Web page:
19 June 2009

The Road to Oz at 100

At next month's Winkie Convention in Asilomar, California, the theme will be The Road to Oz. That's the Oz novel authored by L. Frank Baum and illustrated by John R. Neill a century ago this year.

To the right is the cover for the convention program, created by organizer David Maxine, also editor of Oz-Story and the Hungry Tiger Press. Beyond the cover art by Michael Herring, the booklet features illustrations by Skottie Young, Steve "Ribs" Weissman, Joe Phillips, Eric Shanower, Tommy Kovac, and Jed Alexander, and essays on The Road to Oz by Gregory Maguire, Peter Hanff, Judy Bieber, John Fricke, Edward Einhorn, Anil Tambwekar, Paul Miles Schneider, Michael O. Riley, Shanower, and (ahem) me.

On Wednesday I mentioned my recent article on the big plot problem in Baum's previous Oz book, Dorothy and the Wizard in Oz. That adventure puts Dorothy and her companions in terrible danger, then rescues them magically with no preparation.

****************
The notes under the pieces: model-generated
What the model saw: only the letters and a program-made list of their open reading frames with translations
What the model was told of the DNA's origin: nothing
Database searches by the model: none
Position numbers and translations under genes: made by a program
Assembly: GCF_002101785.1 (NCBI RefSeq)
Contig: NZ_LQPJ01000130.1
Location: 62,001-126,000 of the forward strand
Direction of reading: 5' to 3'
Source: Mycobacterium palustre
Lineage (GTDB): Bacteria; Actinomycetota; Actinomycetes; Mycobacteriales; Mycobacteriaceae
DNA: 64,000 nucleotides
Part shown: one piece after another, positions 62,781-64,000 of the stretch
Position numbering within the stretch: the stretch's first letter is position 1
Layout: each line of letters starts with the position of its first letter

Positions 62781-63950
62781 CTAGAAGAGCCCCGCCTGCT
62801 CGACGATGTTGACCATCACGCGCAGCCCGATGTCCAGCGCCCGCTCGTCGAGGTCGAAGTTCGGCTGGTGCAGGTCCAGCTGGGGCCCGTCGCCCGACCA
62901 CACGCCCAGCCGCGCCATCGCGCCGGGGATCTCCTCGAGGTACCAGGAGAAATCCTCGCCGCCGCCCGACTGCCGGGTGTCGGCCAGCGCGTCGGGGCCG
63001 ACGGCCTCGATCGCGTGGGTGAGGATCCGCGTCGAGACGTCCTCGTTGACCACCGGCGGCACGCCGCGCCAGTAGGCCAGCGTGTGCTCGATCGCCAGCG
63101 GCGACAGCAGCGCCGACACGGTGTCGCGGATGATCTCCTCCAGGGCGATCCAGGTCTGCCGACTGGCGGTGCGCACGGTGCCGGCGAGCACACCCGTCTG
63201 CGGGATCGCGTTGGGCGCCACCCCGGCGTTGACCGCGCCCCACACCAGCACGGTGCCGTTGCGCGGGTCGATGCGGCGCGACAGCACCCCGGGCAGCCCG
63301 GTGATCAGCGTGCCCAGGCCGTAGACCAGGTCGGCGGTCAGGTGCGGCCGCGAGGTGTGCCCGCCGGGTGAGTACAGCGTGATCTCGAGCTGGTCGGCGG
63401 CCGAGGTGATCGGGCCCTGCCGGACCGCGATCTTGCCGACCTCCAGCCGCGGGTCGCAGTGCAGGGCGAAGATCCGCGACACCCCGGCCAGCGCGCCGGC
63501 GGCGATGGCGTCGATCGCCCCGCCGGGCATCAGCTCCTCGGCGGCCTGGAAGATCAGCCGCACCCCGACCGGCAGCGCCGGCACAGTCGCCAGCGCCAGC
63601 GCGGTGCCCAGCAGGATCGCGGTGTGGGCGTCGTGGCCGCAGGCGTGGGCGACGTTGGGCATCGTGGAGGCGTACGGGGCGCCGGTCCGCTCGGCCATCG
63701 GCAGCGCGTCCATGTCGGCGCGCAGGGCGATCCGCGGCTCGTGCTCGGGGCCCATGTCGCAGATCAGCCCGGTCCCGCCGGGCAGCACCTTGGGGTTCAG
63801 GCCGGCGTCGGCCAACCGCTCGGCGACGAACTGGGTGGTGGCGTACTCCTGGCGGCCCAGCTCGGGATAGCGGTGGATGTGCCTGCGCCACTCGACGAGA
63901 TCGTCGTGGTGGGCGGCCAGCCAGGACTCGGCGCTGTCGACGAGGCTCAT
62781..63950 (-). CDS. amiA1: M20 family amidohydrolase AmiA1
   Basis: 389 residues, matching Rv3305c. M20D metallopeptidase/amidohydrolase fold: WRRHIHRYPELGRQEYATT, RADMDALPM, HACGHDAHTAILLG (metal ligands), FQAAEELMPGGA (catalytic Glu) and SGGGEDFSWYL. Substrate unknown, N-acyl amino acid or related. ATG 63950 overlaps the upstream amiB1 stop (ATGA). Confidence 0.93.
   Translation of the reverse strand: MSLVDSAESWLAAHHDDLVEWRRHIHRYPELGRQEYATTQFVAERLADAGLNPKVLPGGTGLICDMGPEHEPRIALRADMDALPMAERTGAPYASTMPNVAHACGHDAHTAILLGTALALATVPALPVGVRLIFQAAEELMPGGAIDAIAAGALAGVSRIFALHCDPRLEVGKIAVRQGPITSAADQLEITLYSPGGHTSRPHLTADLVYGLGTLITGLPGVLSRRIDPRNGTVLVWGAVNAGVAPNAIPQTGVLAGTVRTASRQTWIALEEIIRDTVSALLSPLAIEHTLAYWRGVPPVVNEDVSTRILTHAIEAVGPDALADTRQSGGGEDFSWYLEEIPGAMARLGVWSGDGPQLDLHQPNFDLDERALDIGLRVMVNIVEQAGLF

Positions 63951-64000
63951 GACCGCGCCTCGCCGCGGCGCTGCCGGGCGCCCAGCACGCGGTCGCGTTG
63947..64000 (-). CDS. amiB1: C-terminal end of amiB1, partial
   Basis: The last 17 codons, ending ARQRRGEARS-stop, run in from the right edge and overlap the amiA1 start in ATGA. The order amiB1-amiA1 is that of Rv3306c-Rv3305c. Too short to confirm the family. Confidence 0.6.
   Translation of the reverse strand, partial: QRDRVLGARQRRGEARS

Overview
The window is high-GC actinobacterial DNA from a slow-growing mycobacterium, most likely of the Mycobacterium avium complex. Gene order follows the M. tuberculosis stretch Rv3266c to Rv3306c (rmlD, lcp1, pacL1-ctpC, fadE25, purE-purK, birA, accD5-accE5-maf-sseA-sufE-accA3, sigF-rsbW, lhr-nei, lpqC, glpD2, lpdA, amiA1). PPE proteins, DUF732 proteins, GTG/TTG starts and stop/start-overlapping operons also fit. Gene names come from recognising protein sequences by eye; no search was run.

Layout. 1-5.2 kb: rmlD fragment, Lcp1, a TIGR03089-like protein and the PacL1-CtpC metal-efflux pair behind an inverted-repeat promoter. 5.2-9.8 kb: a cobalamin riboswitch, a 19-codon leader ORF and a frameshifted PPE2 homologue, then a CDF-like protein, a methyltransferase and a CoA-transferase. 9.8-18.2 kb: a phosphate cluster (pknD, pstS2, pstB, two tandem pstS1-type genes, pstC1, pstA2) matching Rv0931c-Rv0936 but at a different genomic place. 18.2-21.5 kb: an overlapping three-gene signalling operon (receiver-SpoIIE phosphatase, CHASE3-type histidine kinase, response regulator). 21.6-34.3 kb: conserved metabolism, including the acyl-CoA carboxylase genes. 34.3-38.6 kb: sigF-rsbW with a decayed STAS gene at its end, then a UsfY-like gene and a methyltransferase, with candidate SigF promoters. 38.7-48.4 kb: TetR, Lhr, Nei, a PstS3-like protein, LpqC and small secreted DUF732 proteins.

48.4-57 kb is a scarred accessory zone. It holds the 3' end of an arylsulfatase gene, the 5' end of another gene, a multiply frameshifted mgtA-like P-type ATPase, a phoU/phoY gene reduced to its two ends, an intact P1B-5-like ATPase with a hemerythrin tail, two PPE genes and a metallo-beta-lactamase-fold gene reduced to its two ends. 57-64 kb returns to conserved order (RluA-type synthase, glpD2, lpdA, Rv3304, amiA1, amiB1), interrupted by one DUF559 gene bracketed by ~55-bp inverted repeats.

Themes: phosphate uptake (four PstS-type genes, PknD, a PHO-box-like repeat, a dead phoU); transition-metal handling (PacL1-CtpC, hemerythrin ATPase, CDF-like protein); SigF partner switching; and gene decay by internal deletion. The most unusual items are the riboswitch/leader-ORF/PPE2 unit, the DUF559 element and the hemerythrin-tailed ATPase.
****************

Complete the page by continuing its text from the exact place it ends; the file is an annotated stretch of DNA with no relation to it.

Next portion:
In The Road to Oz Baum avoided the same mistake by barely putting Dorothy and her friends in danger at all. Yes, they all get lost, but only one member of the group seems to care. Little Button-Bright is inconvenienced by having his head transformed; Baum apparently liked that plot point so much he had the same thing happen to the Shaggy Man. About two-thirds of the way through the book, those problems are solved, and it becomes evident that Ozma is looking after Dorothy every step of her journey and will send her home whenever she wants to go.

And yet I love The Road to Oz. And I've seen other Oz fans also say that it is (or, when they were children, was) one of their favorite books in the series. My essay is on how that could possibly be.

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